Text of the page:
hardware accelerated power estimation

hardware accelerated power estimation - Hardware...

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Hardware Accelerated Power Estimation Joel Coburn, Srivaths Ravi, and Anand Raghunathan NEC Laboratories America, 4 Independence Way, Princeton, NJ 08540 jcoburn,sravi,anand @nec-labs.com Abstract In this paper, we present power emulation , a novel design paradigm that utilizes hardware acceleration for the purpose of fast power esti- mation. Power emulation is based on the observation that the functions necessary for power estimation (power model evaluation, aggregation, etc. ) can be implemented as hardware circuits. Therefore, we can en- hance any given design with “power estimation hardware”, map it to a prototyping platform, and exercise it with any given test stimuli to obtain power consumption estimates. Our empirical studies with industrial de- signs reveal that power emulation can achieve significant speedups (10X to 500X) over state-of-the-art commercial register-transfer level (RTL) power estimation tools. 1 INTRODUCTION Power estimation is an important part of the design process for most in- tegrated circuits. The problem of power estimation has been researched at varying levels of abstraction, and many of the resulting techniques have been incorporated into commercial power estimation tools. How- ever, efficient power estimation for large designs remains a challenge due to increases in design and testbench complexity. For example, RTL power estimation for a 1.25 million transistor MPEG4 decoder circuit (for an input stimulus containing 4 frames of a video stream) required 43 minutes and 55 minutes to run on two different state-of-the-art com- mercial tools [1, 2]. Power estimation tools that operate at the transistor and gate levels are known to be much (10X to 100X) slower. To achieve efficient power estimation, we harness the speedup of hardware acceleration that comes from using an emulation platform. Typically, power estimation is dominated by the evaluation of compo- nent power models based on circuit inputs during simulation. The key observation of this work is that power model functionality can be im- plemented as hardware circuits. In practice, we can augment any design with power estimation hardware and map it to a hardware emulation platform such as an FPGA. To the best of our knowledge, this is the first effort to leverage hardware acceleration for the purpose of power esti- mation. We apply the concept of power emulation to power estimation at the register-transfer level, and present a design flow incorporating this idea. We demonstrate the benefits of power emulation by reporting the speedups in power estimation time for several large designs. The results indicate that power emulation can significantly enhance the scope of current RTL and gate-level power estimation methods by making them applicable to large designs with little or no tradeoff in accuracy. Much like functional emulation, we believe that power emulation will provide designers with the ability to study the power consumption of a design under realistic environments and operating conditions.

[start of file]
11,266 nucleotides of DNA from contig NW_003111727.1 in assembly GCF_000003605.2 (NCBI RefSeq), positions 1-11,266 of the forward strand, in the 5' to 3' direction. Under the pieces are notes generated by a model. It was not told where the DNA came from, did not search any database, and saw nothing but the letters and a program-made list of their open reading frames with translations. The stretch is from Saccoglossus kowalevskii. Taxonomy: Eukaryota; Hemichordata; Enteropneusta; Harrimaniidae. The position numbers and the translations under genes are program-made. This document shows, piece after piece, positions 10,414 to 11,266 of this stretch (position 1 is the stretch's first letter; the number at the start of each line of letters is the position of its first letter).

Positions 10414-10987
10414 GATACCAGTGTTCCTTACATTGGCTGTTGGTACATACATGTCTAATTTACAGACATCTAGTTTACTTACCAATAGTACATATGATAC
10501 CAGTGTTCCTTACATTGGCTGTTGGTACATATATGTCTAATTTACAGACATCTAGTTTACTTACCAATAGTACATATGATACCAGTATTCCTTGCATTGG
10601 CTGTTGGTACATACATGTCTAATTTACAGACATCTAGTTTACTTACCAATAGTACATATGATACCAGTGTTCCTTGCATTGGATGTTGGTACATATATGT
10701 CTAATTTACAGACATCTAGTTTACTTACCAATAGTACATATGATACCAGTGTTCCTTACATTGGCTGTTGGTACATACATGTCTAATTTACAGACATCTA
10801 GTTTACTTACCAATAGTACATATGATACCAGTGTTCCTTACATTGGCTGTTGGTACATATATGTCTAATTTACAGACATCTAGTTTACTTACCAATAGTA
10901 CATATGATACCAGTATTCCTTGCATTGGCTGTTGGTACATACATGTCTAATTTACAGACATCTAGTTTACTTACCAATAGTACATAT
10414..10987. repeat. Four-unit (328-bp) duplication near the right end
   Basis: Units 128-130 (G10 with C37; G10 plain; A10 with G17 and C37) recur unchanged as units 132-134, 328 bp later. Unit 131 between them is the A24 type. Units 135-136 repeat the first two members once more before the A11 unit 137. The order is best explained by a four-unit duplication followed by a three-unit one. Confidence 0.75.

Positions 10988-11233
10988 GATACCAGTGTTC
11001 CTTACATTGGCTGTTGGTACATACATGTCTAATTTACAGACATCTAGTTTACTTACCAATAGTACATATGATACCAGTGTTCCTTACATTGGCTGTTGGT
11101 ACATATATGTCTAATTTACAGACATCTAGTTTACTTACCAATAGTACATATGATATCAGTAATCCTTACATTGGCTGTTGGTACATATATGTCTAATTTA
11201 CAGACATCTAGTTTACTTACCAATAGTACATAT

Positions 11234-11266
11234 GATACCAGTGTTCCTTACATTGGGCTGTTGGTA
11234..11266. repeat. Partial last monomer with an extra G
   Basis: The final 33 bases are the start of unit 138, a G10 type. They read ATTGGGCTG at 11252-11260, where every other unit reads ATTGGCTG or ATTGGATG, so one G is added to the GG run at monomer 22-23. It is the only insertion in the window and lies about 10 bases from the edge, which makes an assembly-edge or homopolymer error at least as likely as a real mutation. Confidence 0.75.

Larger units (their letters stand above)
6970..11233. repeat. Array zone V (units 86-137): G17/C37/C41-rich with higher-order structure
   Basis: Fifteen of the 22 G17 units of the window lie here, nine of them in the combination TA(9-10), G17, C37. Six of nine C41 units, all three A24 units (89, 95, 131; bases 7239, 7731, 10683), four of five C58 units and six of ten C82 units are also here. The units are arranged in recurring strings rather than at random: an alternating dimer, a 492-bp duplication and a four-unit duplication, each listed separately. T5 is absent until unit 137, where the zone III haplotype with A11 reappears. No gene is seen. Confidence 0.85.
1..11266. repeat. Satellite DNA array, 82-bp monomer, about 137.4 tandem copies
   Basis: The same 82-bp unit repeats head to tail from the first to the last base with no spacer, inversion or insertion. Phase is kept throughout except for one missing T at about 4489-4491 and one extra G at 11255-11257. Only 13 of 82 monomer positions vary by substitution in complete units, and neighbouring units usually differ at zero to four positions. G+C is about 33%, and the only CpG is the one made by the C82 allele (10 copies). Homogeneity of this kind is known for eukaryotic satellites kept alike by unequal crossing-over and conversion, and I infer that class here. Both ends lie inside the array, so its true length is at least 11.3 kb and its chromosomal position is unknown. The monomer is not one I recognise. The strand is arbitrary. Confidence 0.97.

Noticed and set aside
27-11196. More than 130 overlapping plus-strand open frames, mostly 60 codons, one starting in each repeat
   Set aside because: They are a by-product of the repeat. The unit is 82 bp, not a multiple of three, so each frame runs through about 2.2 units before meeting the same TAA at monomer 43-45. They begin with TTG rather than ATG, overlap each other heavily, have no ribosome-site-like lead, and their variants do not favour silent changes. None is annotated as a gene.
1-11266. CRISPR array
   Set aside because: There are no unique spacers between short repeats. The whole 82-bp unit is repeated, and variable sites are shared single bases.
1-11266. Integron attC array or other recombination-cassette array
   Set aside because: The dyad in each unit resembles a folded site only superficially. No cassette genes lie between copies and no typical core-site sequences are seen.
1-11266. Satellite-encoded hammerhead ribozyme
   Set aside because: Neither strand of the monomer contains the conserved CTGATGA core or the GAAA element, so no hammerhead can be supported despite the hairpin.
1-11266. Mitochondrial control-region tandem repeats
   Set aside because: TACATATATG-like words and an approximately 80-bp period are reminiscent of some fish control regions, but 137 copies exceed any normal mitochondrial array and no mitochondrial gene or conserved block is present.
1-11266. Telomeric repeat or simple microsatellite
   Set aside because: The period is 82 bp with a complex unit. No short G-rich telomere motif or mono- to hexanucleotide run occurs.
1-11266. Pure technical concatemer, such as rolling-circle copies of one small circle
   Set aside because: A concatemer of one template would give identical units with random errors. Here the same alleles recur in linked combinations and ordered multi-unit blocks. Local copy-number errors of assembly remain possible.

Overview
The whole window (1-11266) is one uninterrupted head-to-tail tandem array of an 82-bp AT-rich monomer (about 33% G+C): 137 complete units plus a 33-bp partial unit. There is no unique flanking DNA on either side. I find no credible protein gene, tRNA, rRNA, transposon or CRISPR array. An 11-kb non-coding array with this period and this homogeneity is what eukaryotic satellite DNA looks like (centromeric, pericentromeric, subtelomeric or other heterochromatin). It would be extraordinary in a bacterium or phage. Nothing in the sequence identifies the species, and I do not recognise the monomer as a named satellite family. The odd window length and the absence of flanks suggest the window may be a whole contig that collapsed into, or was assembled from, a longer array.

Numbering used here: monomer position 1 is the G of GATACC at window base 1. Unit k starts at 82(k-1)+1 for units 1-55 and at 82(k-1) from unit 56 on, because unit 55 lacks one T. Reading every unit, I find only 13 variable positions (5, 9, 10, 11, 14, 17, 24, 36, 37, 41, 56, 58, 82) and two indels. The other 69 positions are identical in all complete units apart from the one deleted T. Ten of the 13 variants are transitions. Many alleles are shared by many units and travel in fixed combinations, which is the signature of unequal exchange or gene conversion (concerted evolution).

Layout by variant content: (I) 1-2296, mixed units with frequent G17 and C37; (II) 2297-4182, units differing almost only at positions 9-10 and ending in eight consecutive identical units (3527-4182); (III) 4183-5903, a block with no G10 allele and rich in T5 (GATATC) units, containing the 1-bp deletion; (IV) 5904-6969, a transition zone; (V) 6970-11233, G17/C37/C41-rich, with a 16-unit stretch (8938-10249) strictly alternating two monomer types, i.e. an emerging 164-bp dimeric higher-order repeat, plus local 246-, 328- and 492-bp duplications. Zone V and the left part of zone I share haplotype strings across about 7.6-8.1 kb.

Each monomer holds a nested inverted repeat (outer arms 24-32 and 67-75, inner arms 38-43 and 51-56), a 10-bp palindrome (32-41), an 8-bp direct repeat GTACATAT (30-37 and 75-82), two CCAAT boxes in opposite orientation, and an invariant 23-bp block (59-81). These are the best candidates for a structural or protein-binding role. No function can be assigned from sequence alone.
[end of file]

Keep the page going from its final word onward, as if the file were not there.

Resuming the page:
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  • Spring '09
  • Electronic design automation, Low Power Design, power estimation, Power Analysis and Optimization, Low Power Electronics & Design, power emulation

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hardware accelerated power estimation - Hardware...

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